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Expat taxes in New Zealand in 2020-2021

After speaking about expat taxes in numerous countries, including  Thailand, South Korea and Japan,  Germany, Singapore, France the Philippines and Switzerland, this article will speak about New Zealand.

Alongside looking at income taxes for individuals, we will also focus on other forms of tax, including for firms and on capital gains taxes.

We also can’t focus on things from the perspective of every nationality, because some countries do apply taxes by citizenship. This is the case for Americans and a few other nationalities.

Whilst this article shouldn’t be considered as tax advice, it is correct as far as we are aware at the time of writing.

A quick note before we start

If you are looking for portable expat tailored investment solutions, which is what we specialise in, you can contact me on this form or via WhatsApp on the screen.

Often it is far more tax-efficient to invest overseas, in a portable structure, as an expat, as opposed to sending money home.


New Zealand is truly one of the most scenic and photogenic places on earth. A small island nation with a population of just over 4.5 million, New Zealand is made up of two main land masses (North Island and South Island) and a number of smaller islands, including Stewart Island, located in the southwestern Pacific. The two main islands are separated by a 22 km stretch of water called the Cook Strait.

New Zealand is located about 1,500 kilometers east of Australia and about 1,000 kilometers from the Pacific Islands. Due to its relative remoteness and lack of water, New Zealand was one of the last countries to be found and settled.

The country is made up of some of the world’s most scenic landscapes, from vast mountain ranges, smoking volcanoes to sweeping coastlines. It is a natural playground for thrill seekers and adventure seekers, as well as those who just want to visit the culture and scenery.

Although the land areas of the North and South Islands are similar, roughly two-thirds of the population lives on the North Island and the rest on the South Island. 

New Zealand’s free trade economy is dependent on international trade, with the main export industries being agriculture, horticulture, fishing, forestry and mining. The main export partners are New Zealand’s transnational neighbors, Australia, as well as the US, UK and Japan. The markets of China and Asia are becoming more and more export destinations.

Tourism also contributes significantly to and attracts travelers from all countries, with Australians being the most frequent visitors. Watch a video about popular destinations in New Zealand.

The majority of New Zealand’s population is of European descent, while Auckland, New Zealand’s largest city, is the most ethnically diverse in the country and has the largest Polynesian population of any city in the world.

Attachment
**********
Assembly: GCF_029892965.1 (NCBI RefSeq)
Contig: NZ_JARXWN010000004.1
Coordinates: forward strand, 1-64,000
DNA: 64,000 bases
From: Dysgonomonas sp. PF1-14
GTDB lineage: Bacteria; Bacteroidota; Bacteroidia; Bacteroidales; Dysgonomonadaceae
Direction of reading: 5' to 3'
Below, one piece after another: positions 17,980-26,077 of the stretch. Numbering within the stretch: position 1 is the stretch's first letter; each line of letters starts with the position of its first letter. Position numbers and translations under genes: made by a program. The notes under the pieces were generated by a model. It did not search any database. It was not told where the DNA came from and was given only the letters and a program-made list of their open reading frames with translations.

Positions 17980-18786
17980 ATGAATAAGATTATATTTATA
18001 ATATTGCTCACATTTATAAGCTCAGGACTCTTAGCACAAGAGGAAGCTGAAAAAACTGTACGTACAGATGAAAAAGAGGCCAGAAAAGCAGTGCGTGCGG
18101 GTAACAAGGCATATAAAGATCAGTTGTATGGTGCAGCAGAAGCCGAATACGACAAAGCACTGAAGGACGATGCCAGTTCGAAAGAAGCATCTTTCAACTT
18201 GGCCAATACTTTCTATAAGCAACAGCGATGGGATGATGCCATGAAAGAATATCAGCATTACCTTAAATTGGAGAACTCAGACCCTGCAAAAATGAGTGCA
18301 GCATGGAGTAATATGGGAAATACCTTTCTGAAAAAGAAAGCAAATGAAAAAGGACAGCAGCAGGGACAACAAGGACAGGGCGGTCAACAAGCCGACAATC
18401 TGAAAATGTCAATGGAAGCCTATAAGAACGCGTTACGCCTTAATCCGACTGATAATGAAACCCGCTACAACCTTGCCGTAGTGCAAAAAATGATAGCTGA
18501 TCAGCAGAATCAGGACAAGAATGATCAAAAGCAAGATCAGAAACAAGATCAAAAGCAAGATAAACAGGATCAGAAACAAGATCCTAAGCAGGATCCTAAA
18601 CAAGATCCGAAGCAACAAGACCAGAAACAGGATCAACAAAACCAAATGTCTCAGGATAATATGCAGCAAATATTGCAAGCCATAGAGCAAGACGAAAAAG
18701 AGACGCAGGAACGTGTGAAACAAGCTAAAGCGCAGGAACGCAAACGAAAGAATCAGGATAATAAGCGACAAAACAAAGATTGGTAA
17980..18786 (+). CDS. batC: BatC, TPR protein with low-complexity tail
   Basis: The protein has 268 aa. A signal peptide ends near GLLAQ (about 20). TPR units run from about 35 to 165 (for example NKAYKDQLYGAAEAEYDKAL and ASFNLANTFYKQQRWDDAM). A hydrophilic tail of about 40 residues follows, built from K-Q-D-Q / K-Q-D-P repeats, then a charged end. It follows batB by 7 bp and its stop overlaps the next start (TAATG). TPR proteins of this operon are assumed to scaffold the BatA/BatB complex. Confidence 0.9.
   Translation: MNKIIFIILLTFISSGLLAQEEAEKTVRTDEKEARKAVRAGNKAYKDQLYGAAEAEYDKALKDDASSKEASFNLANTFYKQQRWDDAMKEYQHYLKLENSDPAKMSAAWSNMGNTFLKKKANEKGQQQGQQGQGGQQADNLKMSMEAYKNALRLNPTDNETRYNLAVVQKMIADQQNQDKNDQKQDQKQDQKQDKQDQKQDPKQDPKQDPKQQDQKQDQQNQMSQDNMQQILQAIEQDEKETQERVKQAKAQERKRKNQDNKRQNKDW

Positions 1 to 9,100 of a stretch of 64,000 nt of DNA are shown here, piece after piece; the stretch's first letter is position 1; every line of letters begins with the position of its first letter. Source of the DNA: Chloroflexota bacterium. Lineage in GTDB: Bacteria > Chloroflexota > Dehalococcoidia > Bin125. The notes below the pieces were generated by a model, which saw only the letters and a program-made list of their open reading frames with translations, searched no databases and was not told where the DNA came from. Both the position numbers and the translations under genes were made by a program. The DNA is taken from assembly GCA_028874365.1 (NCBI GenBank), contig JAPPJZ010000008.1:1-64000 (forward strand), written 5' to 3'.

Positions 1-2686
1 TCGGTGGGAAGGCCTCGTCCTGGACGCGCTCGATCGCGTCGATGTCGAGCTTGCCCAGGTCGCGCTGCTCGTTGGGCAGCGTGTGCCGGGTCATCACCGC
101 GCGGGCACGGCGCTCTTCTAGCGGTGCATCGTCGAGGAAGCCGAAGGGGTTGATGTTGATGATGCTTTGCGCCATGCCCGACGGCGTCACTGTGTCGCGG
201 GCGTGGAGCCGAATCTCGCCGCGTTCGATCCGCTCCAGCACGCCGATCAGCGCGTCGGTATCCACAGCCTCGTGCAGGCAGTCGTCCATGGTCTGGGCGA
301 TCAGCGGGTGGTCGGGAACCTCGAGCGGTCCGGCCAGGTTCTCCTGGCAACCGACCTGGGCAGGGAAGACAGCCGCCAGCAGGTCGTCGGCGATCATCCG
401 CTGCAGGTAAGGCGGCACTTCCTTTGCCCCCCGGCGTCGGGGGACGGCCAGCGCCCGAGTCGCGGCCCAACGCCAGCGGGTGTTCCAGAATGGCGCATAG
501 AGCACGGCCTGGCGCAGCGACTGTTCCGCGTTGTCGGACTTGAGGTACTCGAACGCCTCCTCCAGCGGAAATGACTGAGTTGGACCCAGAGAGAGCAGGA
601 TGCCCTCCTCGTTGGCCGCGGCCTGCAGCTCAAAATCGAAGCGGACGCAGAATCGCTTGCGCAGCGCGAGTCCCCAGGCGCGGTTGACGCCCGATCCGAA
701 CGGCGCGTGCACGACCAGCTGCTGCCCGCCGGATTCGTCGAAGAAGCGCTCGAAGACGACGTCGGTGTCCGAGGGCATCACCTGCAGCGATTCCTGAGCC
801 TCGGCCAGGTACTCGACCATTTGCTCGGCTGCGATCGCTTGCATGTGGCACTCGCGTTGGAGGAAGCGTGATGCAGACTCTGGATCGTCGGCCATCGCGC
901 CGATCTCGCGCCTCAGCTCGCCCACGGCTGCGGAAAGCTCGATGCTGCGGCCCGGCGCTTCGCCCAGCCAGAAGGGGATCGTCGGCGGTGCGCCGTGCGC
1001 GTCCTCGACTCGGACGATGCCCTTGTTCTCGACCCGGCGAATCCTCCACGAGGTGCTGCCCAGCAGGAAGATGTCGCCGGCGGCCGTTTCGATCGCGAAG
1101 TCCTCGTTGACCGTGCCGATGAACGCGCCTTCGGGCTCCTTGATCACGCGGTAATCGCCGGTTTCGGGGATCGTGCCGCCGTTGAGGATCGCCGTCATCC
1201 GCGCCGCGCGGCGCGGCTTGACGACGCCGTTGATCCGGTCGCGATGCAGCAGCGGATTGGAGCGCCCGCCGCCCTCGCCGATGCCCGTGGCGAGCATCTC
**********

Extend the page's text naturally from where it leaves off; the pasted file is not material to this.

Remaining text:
Auckland has a population of about one third (over 1.3 million), followed by the capital Wellington and the South Island city of Christchurch (about 400,000 each). In 15th place is Gisborne with a population of about 35,000.

New Zealand is a melting pot of different cultures and nationalities, and the entire nation feels like multicultural. The population of New Zealand is mainly composed of people of European descent, but the current country is attracting an increasing number of expatriates from South Asian countries. No matter where you are from, living in New Zealand will give you the opportunity to meet people with similar backgrounds.

New Zealand is an extremely safe and clean country, and its low cost of living and favorable tax systems make it often referred to as one of the best destinations in the world for expats.

New Zealand and the USA have a lot in common, like great scenery, fast food, and the English language. People who have moved to New Zealand from the USA say that Kiwis are relaxed, friendly, and easy to get along with. Many US expats find that New Zealand has a quieter, gentler pace of life and great work/life balance.

Now let’s see does this country provide its expats with suitable tax system, and discuss each type of taxation, rates and more.

New Zealand tax system

New Zealand’s tax system is easy to use compared to many other countries. The New Zealand government relies on taxes to fund services that benefit all New Zealanders. All taxes are paid to Inland Revenue, the government’s tax department, also known as the IRD.

This article will help you learn about New Zealand tax system and have an imagination on how it works. Individuals and businesses in New Zealand must pay tax on their income. The government also levies sales tax on certain goods and services.

  • Income tax – the tax on what you earn – is commonly known as Pay-As-You-Earn or PAYE.
  • Goods and Services Tax – the tax on the things you buy – is commonly known as the GST.

There are other types of taxes as well. Your employer will withhold PAYE tax from your salary or wages before it pays you and pays it to Inland Revenue on your behalf.

Inland Revenue determines the amount of personal tax that you must pay automatically. But some people have to file an Individual Tax Return (IR3) in order to declare their income.

IR3 is a statement of how much income you earned during the tax year (April 1 to March 31). This includes money received from various sources such as wages, overseas income, retirement benefits, investments and rental income.

Taxation of worldwide income depends on your resident status.

  • Resident – taxed on global income minus foreign tax deductions to protect residents from double taxation.
  • Non-resident – taxed only on income derived from New Zealand; income from foreign sources is tax-free
  • Temporary Resident – Taxed on New Zealand’s global and personal income, excluding the 48-month exemption period.

Who is considered a resident of New Zealand?

Only New Zealand residents have to pay income taxes, let’s see what criteria are characteristic to them. Personal tax stay in the country of New Zealand is defined as follows: